I am creating a machine learning application which will utilize logistic regression (though I haven't ruled out bayesian regression). I have multiple predictor variables that I believe to be non-orthogonal. But let me emphasize here that I believe my question is intrinsically different from those asked here regarding collinearity, as I am not too concerned about collinearity skewing my results (should I be?)

More what I am concerned about is whether logistic regression is powerful enough to take into account that there is some relationship between different features/dimensions. For instance, in text classification the word "base" would have a dramatically different impact when seen with the word "acid" (chemistry context) than with the word "structure" (engineering).

Likewise, a measurement of an ambient temperature of 90degrees fahrenheit in Houston, TX wouldn't be statistically significant unless that temperature was registered mid January (don't worry our climate isn't that screwed up yet!).

Whether, it is text classification or some other classification, are there any methods for aiding the model in determining when two features/dimensions are related?


I am currently reading up on something called n-gram, which looks promising for text classifications, but is there something similar to this for classification regarding continuous values or constant values?


  • $\begingroup$ Is there a particular reason you have chosen to use logistic regression? As you note, some of your problems are examples of classification problems. These may be better suited to learning algorithms such as random forests, SVMs or deep learning. You could quite feasibly have a discrete binned numeric predictor value, which might serve your needs better than an ill fitting regression function. $\endgroup$ Jan 17, 2015 at 16:08
  • $\begingroup$ I was under the impression that logistic regression (not to be confused with linear regression) is explicitly for binary classification problems. As for the reasoning behind it, I chose the two examples above for simplicity, but in actuality, once I get a deeper understanding of machine learning and stats, I would like to move onto more predictions of somewhat more stochastic systems and therefore thought classifiers like SVM might fail me and I'd be better off with a model that works of probability distributions $\endgroup$ Jan 17, 2015 at 16:12
  • $\begingroup$ @image_doctor Logistic regression is indeed a (confusingly named) classification algorithm. $\endgroup$
    – Danica
    Jan 17, 2015 at 17:49

2 Answers 2


I think what you need is interaction terms. For example, in your example about Houston, TX, temperature and date are interacting. We can only say that there is something wrong with the climate only if both temperature is above a threshold and it is mid-January. A model that has temperature and date as separate inputs will not be able to discover that interaction because the effect of these predictors on the outcome are not independent. However, if you add an interaction term (e.g., temperature*date), the regression model can capture that dependence. The Wikipedia page on interaction might be useful: http://en.wikipedia.org/wiki/Interaction_(statistics)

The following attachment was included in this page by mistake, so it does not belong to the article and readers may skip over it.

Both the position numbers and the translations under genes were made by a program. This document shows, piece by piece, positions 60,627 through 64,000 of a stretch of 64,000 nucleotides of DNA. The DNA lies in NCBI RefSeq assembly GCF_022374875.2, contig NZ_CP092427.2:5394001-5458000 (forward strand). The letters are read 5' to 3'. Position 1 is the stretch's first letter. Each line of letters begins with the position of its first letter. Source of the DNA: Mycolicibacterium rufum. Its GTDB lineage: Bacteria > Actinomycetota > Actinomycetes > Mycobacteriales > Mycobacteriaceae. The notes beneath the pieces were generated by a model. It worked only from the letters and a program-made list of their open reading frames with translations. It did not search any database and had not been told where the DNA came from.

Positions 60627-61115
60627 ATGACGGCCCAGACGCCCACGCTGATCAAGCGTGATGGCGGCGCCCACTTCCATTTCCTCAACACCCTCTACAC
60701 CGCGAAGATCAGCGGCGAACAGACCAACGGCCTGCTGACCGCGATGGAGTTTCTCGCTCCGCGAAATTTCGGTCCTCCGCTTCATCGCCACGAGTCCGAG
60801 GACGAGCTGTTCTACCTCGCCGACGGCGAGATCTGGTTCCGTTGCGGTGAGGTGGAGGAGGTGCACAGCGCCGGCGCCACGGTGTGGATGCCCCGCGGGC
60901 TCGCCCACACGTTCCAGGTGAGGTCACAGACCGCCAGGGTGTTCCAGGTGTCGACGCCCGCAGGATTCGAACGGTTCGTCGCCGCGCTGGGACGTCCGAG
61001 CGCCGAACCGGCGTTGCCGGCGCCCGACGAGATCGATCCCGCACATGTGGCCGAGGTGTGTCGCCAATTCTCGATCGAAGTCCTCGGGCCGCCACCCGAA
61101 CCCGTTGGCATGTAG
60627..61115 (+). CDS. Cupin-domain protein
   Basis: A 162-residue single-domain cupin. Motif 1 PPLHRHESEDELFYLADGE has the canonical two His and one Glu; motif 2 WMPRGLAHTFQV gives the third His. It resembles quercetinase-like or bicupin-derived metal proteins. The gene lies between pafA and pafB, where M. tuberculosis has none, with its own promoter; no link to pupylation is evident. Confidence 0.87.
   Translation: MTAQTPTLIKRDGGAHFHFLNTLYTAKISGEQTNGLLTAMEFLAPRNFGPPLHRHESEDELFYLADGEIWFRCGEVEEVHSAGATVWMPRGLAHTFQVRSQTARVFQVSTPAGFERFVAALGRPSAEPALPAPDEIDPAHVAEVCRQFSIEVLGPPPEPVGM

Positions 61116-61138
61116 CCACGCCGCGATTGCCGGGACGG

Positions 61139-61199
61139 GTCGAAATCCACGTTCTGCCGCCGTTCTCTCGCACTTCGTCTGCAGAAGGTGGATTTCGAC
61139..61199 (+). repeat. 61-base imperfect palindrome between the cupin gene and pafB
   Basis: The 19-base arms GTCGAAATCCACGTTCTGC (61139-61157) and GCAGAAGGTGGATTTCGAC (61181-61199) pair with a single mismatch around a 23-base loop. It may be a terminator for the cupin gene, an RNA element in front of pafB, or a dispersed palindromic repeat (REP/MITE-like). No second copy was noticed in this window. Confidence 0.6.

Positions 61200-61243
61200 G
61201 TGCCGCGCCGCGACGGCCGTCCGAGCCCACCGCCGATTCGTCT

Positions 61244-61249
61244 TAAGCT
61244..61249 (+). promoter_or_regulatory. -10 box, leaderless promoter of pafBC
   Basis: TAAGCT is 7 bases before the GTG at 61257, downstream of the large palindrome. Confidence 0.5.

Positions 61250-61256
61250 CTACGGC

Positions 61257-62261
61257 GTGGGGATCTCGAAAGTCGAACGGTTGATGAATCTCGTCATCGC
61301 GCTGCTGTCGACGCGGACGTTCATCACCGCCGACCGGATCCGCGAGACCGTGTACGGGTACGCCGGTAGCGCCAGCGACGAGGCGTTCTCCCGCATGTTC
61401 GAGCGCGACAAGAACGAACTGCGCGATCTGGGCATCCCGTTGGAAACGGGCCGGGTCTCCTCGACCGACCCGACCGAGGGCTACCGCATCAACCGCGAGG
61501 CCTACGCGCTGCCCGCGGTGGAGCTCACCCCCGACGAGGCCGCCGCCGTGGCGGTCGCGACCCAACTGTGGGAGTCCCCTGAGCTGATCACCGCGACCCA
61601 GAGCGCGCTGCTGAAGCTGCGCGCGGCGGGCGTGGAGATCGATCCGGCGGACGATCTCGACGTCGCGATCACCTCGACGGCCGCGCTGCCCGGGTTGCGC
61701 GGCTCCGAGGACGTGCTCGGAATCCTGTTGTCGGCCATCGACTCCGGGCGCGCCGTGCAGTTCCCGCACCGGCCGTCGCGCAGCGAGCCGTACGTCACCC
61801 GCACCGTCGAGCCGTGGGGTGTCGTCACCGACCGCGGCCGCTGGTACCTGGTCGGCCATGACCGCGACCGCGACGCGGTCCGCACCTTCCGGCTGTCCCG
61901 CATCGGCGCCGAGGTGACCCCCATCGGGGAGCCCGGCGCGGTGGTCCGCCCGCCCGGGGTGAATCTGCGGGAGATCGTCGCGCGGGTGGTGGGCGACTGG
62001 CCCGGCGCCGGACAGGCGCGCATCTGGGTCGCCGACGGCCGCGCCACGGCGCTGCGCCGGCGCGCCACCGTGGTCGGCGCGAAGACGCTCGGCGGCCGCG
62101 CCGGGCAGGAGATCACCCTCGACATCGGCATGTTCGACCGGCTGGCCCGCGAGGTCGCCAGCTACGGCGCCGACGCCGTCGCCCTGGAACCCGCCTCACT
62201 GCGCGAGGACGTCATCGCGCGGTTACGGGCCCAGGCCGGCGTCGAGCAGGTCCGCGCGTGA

• $\begingroup$ Thank you for bringing the interaction term up. The concept that simply multiplying two distinct features together can give the algorithm a sense of interdependence is quite mind boggling. By chance, have you come across any good articles on feature extraction/selection or learning theory in general that might help with visualizing how the learning algorithm uncovers links. I have a fair understanding of the math in terms of the sigmoid function and likelihood of parameters, but being able to do the math and visualizing whats going on are two different feats completely. Thanks again! $\endgroup$ Jan 18, 2015 at 21:20

Not really; logistic regression is a linear model, in which the outputs are a monotonic function of $\sum_i w_i x_i$ (where $x_i$ is the $i$th feature and $w_i$ the corresponding weight).

How you deal with these effects depends on the problem you're trying to solve and how much effort you want to put into it:

  • In text classification, one way to resolve the different meaning of "base" when seen with "acid" than with "structure" is word-sense disambiguation. You could then treat the two senses of the word as completely separate entities. n-grams don't really solve this problem, though they can sort of help with it a bit.

  • For the hot-in-January situation, you might represent the variable as difference from a seasonal mean, or something like that.

  • You could try to account for any such relationship using nonlinear methods. Kernel methods, deep neural networks, Bayesian modeling, or density estimation-based approaches might all be reasonable, depending on what exactly you're trying to do.


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